Wednesday, August 25, 2010
Live from London
Thursday, August 12, 2010
V&V Redux: London Calling
MY BROTHER won't be in his London apartment for a few weeks, although his chocolate Lab Angus will be. So we gave American Airlines a pile of miles (they won't be worth a lot the next time oil prices go up), and we're going over. I may need the pub list I posted a few years ago:
By the time this post goes up on the web, I'll be over the Atlantic, half way to London. When it's 5 o'clock in New York, we'll be out at the pub for last call.
My introduction to pubs came when I was an exchange student in London. I was in a boarding school that didn't allow us out at night, and many of my classmates were under the drinking age. But half the students in the school were day boys, and we'd join them at the pub at least 3 nights a week.
American bars are often dark places where you go to get drunk or hook up. Pubs are community social centers, like clubs open to everyone. They are some of the world's great third good places.
Postscript — 06/12/04: Time Out's guide to pubs and bars in London calls one of my schoolboy haunts "the best pub in Mayfair." Lunch was good.
The Dog and Duck in Dean Street, SohoOther links are at the site for the Good Beer Guide and the historic interiors page of BeerInTheEvening.com.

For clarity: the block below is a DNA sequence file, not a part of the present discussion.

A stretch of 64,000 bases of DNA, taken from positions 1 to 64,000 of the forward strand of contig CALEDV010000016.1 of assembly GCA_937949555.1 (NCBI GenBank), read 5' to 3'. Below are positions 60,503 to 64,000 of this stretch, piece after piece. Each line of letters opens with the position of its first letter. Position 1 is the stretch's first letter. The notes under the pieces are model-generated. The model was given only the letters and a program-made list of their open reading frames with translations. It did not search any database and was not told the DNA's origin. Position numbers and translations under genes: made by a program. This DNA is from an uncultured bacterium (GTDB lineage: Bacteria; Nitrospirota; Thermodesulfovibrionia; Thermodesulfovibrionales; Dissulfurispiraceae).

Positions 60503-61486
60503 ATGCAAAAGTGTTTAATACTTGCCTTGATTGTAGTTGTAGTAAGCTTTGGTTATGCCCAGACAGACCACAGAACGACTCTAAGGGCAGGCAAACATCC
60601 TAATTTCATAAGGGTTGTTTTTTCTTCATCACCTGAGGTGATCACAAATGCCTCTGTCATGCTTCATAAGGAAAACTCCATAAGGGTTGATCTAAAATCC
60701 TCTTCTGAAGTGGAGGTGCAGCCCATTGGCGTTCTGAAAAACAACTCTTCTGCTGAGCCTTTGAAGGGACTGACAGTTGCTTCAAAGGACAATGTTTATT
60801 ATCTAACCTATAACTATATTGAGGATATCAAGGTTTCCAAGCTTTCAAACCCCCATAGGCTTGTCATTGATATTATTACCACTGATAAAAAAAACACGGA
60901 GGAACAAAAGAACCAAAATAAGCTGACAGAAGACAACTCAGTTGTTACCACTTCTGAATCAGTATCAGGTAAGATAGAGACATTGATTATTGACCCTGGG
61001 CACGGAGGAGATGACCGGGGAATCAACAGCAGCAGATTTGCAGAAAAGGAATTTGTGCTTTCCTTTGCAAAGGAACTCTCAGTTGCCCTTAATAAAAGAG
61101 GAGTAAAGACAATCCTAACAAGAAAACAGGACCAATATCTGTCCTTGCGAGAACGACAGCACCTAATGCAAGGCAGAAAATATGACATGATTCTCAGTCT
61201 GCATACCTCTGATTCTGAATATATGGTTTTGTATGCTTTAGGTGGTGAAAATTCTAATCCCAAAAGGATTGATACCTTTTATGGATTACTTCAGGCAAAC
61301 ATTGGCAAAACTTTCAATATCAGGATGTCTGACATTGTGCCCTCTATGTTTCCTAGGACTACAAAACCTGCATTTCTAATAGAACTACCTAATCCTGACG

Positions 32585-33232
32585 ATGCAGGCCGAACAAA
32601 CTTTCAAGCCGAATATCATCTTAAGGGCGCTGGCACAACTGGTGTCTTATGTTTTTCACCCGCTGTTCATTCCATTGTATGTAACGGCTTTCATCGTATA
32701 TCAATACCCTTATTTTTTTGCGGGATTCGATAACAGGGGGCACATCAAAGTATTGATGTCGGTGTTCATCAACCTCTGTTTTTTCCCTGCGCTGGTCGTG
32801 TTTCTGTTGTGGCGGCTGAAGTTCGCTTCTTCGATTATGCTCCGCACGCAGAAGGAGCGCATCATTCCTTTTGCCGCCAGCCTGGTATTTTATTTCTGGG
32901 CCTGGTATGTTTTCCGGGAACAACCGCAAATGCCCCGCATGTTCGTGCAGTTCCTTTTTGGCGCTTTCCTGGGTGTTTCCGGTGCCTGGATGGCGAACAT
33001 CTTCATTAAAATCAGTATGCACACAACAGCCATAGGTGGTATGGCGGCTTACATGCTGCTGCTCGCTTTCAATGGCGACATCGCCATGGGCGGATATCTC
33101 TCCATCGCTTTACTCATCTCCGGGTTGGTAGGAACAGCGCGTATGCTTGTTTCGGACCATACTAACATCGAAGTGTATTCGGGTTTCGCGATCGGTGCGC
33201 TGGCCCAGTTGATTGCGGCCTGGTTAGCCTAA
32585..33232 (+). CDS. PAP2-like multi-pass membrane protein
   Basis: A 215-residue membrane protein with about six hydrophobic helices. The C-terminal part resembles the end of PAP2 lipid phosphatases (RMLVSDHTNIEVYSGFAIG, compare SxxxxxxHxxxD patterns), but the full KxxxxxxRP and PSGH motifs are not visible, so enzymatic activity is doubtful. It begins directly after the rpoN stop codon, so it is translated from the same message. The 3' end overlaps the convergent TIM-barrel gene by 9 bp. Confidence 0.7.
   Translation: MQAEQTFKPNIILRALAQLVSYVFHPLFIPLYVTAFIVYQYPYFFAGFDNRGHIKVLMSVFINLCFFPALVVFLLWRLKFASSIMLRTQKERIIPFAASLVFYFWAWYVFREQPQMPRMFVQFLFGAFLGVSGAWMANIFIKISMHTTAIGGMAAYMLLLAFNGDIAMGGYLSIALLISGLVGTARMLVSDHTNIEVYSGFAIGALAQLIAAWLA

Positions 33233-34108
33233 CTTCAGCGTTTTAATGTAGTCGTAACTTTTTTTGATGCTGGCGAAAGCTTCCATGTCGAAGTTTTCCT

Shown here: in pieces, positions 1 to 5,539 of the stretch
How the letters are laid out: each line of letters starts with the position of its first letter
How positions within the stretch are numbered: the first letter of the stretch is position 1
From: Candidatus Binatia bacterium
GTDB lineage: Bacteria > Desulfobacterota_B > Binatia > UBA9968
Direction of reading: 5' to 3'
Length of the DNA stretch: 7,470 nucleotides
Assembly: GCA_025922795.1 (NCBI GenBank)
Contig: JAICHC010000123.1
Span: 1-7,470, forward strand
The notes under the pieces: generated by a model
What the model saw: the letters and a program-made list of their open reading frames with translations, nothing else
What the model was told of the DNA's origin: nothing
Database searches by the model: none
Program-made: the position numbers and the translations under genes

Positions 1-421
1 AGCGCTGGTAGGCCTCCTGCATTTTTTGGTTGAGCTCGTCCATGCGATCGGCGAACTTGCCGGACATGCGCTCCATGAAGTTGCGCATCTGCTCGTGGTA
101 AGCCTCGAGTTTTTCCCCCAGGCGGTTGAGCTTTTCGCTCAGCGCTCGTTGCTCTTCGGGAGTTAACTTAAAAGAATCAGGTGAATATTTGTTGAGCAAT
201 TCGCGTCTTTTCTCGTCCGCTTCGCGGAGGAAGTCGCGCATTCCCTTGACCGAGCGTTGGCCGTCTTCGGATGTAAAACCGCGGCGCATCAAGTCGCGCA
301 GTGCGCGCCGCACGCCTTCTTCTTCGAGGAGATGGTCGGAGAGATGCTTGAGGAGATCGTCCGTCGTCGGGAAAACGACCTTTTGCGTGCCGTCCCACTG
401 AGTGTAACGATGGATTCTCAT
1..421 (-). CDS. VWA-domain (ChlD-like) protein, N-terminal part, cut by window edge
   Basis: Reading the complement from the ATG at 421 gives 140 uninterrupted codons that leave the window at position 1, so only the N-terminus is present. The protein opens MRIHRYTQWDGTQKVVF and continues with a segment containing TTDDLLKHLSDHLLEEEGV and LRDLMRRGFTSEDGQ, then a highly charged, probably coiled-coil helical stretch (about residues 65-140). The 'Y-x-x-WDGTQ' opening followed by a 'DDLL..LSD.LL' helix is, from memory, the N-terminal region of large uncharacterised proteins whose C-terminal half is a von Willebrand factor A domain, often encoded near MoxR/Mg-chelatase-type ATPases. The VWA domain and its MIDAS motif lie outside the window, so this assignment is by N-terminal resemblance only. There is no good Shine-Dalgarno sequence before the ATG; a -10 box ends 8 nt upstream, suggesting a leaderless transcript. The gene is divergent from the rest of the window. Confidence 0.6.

The Salisbury, St Martin's Lane
The Crown at Seven Dials - sit on the monument in the middle of the roundabout
The Princess Louise, High Holborn
The French House, Soho
Museum Tavern, Museum Street (opposite the British Museum).
All these are a bit touristy, but still good pubs. But then, lots of pubs in central London are touristy. You have to go further out to find fewer tourists. Tourists are a feature of London pubs, as are Antipodean bar staff.
Here are some nice out-of-centre pubs:
Canonbury Tavern, Canonbury, N1 - biggest and greenest beer garden in London.
Edinboro Castle, Delancey Street, NW1 - second biggest beer garden, not so green.
Old King's Head, Upper Street, N1 - theatre pub, opens late. Guaranteed to meet locals here.
Wells Tavern, Well Walk, Hampstead NW3 - nice street, some outside seats.
The Crown, Cloudesley Road, Barnsbury, N1
The Crown, Grove Road, Victoria Park, E3 - organic food
The Eagle, Farringdon Road, WC1 - the original gastro-pub.
Try the Time Out guide to London pubs and bars for many more.